IN HYPOPHOSPHATASIA (HPP), DEFICIENT ALP can ruin bones, bodies, and lives. Alexion Endocrinology, Diabetes & Metabolism Case Reports

ISSN 1470-3947 (print)
ISSN 1479-6848 (online)

Searchable abstracts of presentations at key conferences in endocrinology

Published by BioScientifica
Endocrine Abstracts (2010) 22 P396 

Outcome of two chemotherapies in the treatment of progressive, undifferentiated neuroendocrine carcinomas: a single-center experience

Timo Deutschbein1,2, Nicole Unger2, Ali Yuece2, Harald Lahner2, Klaus Mann2 & Stephan Petersenn2,3

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Introduction: Treatment of poorly differentiated neuroendocrine tumors (NET) usually includes chemotherapeutic intervention. However, both the rarity and the heterogeneity of the disease have led to relatively few clinical trials. This study evaluated the outcome of two chemotherapy regimens in patients suffering from undifferentiated and histologically confirmed NET.

Methods: Eighteen patients (11 males; age 56.7±2.5) with proven progressive disease were enrolled (mean Ki-67 33.6±4.8%). Patients were treated as follows: from 2005 to 2007 with regimen A (carboplatin, paclitaxel, etoposide)1; and from 2007 to 2009 with regimen B (cisplatin, etoposide)2. This change was due to low tolerability of regimen A. The standard procedure used for imaging-based evaluation was computed tomography, which was performed every 3 months. After chemotherapy, patients were followed up until progression.

Results: Eight patients underwent regimen A (mean 3.3±0.7 courses). Owing to severe side effects (diarrhea, nausea, neurological symptoms) three patients had their therapy prematurely discontinued. The treatment responses of the remaining five patients were: 0% complete response (CR), 20% partial response (PR), 40% stable disease (SD), and 40% progressive disease (PD). The mean progression free survival (PFS) was 6.4±1.2 months (range 3.2–10.0). In contrast, 12 patients were treated with regimen B (mean 3.8±0.4 courses), and none of them dropped out because of side effects. The overall responses were: 0% CR, 17% PR, 33% SD, and 50% PD. The mean PFS was 7.4±2.2 months (range 2.8–26.4). The response rates of both regimes were not statistically different.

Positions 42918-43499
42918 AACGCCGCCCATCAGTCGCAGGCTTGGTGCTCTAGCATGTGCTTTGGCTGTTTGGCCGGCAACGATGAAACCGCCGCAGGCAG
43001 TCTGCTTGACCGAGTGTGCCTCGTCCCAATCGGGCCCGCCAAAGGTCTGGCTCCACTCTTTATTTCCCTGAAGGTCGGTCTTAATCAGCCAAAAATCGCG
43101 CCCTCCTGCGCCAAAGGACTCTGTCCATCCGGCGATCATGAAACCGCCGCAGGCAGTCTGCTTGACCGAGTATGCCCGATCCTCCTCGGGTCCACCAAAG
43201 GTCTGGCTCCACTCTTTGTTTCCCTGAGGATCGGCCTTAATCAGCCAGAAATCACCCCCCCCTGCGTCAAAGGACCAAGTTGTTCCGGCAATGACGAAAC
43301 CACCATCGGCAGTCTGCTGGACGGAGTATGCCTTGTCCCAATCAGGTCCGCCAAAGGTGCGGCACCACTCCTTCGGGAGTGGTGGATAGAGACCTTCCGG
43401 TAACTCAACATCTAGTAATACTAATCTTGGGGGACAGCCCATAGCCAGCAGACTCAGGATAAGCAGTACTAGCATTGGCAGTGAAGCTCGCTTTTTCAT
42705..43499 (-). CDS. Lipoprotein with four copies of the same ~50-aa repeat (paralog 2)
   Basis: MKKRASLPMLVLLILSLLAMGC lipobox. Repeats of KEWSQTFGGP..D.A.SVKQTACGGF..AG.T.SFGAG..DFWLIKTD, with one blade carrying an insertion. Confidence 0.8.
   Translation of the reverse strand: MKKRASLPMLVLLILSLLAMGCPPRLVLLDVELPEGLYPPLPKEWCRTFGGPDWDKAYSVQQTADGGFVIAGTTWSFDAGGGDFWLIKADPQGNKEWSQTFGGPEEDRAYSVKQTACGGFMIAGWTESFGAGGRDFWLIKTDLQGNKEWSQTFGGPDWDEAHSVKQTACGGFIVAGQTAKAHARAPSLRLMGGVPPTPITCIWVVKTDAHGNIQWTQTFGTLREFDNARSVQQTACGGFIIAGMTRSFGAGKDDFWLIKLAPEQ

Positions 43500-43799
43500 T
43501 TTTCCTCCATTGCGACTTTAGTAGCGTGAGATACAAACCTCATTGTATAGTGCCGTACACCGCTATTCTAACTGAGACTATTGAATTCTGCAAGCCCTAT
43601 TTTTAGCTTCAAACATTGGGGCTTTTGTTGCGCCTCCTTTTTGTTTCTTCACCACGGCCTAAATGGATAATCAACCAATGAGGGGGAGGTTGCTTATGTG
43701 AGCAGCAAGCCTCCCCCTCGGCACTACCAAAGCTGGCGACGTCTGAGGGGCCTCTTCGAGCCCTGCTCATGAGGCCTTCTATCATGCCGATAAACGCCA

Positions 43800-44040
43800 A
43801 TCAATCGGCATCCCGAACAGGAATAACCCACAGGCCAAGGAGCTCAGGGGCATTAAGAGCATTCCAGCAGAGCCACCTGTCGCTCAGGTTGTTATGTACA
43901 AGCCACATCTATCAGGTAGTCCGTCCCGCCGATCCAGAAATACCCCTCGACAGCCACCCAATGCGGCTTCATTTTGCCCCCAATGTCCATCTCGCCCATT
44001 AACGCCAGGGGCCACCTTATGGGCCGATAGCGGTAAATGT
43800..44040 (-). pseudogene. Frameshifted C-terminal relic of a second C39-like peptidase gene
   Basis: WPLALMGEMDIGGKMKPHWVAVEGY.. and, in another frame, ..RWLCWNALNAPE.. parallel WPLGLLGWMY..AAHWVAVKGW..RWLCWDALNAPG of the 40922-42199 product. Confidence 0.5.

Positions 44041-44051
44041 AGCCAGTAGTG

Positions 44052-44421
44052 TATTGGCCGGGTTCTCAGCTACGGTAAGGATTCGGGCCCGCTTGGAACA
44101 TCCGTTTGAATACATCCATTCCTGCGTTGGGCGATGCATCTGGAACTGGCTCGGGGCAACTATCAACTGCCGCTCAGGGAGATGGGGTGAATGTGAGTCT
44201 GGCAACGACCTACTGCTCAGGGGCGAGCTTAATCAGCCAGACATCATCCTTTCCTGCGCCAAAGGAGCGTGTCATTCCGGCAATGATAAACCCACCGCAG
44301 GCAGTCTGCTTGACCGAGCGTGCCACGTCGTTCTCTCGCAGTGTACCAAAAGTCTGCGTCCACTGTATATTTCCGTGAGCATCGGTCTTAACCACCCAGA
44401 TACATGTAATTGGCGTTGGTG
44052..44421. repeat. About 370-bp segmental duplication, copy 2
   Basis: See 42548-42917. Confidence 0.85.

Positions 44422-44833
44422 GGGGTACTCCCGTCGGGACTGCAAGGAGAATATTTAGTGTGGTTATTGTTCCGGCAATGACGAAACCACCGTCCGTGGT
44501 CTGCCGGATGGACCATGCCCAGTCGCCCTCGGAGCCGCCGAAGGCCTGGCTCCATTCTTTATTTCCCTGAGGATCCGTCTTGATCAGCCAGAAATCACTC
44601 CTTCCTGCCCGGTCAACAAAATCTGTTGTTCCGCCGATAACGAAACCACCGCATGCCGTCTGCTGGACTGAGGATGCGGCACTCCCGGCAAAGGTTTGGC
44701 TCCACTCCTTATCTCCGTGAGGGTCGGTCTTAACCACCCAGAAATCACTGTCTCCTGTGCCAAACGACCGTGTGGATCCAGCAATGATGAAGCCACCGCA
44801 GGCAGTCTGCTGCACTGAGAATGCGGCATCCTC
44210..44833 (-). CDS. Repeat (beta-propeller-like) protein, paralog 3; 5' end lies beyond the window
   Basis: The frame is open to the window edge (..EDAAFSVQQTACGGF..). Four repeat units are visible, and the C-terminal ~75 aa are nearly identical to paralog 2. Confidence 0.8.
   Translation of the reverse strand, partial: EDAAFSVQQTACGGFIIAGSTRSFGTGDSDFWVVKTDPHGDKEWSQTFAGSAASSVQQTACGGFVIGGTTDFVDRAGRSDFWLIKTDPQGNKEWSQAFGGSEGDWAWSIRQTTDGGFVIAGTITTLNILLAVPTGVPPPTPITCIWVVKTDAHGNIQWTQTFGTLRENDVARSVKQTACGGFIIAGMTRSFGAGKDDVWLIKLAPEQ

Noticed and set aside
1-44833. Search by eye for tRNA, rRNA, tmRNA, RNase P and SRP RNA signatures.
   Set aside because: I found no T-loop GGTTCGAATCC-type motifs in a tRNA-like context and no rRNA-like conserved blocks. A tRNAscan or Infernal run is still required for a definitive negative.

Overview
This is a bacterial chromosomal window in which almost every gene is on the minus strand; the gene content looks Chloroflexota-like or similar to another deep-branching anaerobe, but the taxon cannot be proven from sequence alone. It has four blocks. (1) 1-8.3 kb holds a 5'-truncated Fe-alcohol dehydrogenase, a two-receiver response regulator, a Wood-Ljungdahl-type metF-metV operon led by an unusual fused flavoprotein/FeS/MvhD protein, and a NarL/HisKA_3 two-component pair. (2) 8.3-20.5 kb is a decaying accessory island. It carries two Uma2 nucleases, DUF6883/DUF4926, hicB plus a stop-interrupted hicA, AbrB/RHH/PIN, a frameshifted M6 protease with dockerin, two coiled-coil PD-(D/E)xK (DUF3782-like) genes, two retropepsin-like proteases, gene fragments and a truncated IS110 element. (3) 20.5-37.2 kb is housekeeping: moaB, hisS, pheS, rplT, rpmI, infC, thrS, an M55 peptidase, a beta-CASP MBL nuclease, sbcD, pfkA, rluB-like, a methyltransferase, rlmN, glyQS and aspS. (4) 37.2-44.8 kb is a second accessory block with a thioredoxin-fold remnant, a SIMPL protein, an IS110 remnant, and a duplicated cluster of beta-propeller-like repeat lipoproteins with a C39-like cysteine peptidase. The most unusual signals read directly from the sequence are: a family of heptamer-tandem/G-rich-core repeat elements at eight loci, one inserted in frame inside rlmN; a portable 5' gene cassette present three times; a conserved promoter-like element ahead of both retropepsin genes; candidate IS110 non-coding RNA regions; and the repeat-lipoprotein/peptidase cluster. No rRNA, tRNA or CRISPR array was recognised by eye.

Conclusion: Patients who were treated with regimen B demonstrated comparable PFS and less severe side effects than patients who received regimen A. In order to improve therapeutic outcome of patients with progressive undifferentiated NET, new therapeutic approaches are needed.

References: 1. Hainsworth J Clin Oncol 1997.

2. Moertel. Cancer 1991.

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